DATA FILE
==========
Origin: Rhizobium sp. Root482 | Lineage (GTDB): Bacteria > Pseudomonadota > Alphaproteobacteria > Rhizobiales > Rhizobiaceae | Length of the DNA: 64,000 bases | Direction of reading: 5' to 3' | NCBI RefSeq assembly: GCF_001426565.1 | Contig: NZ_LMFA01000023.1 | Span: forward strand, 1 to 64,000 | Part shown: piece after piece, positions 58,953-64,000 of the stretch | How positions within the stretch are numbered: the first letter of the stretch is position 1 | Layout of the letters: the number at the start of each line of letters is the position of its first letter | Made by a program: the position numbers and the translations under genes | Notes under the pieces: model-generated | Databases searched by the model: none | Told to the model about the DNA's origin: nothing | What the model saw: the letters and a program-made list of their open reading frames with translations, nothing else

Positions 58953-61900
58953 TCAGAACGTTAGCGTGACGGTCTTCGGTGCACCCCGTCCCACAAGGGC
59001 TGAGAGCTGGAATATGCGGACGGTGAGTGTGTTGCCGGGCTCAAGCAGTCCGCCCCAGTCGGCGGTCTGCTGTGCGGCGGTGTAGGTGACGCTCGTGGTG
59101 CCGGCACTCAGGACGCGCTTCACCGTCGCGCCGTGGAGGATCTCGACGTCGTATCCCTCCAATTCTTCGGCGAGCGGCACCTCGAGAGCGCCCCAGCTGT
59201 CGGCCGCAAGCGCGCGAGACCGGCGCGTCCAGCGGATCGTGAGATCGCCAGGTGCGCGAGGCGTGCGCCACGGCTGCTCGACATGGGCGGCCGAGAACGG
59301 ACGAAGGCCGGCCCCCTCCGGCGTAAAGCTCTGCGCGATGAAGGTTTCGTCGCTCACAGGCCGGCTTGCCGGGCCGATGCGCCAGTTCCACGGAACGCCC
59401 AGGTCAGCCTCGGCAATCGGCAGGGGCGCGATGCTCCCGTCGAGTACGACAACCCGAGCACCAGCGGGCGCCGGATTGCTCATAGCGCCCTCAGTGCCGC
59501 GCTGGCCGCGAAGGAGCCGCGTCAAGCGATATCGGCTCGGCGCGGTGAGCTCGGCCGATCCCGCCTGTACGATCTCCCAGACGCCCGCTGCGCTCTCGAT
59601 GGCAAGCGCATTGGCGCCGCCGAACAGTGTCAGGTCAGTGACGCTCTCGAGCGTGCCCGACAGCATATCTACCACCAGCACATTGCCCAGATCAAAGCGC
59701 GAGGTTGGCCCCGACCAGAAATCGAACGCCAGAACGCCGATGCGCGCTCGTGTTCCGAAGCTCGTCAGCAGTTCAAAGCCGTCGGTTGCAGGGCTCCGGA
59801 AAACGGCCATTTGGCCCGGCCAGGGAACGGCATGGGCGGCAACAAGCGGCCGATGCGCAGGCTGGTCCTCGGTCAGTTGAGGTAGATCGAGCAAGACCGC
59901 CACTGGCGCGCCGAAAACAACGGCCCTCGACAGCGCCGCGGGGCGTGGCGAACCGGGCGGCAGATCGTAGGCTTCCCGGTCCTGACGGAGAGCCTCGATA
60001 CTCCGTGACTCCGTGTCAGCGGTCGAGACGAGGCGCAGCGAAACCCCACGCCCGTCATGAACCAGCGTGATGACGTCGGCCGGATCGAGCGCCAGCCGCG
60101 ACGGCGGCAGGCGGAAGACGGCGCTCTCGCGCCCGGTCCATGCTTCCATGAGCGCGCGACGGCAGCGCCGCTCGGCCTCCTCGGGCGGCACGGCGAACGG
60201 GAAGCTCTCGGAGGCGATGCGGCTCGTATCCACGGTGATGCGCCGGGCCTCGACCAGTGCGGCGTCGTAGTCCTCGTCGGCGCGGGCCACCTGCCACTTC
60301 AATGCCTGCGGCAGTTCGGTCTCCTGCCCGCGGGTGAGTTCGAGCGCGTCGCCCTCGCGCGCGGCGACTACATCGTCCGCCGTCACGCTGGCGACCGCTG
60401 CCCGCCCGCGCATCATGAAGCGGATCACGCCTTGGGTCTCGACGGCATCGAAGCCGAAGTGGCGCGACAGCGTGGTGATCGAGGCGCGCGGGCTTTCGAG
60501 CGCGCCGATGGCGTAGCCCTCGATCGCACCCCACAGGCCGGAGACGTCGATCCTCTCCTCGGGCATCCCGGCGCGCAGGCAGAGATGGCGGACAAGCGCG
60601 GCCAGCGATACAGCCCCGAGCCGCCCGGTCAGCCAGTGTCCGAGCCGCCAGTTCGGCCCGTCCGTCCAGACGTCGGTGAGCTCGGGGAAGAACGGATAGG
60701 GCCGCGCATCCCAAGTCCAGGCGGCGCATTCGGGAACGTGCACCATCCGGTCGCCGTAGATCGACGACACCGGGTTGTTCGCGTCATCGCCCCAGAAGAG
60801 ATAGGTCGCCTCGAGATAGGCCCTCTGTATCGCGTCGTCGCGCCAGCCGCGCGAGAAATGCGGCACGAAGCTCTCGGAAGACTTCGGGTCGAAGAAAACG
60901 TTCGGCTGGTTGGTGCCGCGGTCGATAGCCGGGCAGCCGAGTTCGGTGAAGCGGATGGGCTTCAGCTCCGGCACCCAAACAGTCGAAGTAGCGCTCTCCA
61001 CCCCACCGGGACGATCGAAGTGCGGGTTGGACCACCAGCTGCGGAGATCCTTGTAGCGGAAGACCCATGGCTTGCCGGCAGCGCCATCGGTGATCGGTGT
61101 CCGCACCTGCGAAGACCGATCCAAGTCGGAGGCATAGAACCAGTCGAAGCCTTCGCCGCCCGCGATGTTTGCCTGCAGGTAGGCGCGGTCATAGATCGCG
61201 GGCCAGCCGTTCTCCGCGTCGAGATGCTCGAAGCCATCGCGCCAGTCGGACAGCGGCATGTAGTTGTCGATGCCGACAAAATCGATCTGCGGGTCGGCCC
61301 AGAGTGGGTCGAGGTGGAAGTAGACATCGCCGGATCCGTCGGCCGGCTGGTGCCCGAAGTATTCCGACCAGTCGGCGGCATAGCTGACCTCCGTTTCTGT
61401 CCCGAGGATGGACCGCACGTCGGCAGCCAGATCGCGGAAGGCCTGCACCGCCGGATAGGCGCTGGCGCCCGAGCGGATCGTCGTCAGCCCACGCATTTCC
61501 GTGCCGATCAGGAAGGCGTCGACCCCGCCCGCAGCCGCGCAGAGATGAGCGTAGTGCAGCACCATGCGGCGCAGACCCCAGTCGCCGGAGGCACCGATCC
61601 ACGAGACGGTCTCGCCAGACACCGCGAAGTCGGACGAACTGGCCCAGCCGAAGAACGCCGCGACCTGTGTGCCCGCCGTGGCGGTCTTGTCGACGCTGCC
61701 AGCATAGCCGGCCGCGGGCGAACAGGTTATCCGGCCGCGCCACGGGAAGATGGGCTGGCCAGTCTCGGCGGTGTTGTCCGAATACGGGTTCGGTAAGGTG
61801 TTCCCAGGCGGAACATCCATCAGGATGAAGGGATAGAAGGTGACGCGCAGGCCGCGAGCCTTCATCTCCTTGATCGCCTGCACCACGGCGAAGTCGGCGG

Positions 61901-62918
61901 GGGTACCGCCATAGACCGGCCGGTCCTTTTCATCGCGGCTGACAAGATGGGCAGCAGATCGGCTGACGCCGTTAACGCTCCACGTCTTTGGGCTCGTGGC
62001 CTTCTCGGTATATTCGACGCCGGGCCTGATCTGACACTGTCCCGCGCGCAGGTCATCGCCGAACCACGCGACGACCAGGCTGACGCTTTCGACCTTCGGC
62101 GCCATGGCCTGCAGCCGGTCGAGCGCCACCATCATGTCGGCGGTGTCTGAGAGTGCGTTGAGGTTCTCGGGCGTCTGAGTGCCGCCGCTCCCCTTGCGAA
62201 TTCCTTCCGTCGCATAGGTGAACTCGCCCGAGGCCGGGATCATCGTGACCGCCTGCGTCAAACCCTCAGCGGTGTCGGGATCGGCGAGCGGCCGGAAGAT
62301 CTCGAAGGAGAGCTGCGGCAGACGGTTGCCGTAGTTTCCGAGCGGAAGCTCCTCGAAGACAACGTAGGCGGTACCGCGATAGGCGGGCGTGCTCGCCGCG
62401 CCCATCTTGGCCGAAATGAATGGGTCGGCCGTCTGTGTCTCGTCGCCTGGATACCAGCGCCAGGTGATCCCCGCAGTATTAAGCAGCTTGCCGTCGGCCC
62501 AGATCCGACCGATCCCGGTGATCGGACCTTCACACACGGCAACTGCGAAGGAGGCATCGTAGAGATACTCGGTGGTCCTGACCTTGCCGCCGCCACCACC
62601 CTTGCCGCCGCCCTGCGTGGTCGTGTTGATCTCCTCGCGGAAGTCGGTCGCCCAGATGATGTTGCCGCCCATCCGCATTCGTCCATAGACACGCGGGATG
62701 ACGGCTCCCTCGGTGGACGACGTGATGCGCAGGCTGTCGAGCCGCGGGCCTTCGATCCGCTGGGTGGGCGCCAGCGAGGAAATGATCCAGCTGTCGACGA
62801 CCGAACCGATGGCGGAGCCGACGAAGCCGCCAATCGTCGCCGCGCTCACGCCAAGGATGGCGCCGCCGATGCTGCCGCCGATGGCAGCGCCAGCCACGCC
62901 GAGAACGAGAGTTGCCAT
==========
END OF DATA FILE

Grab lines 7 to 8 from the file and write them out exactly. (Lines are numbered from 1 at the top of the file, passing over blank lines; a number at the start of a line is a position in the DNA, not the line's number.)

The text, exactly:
59301 ACGAAGGCCGGCCCCCTCCGGCGTAAAGCTCTGCGCGATGAAGGTTTCGTCGCTCACAGGCCGGCTTGCCGGGCCGATGCGCCAGTTCCACGGAACGCCC
59401 AGGTCAGCCTCGGCAATCGGCAGGGGCGCGATGCTCCCGTCGAGTACGACAACCCGAGCACCAGCGGGCGCCGGATTGCTCATAGCGCCCTCAGTGCCGC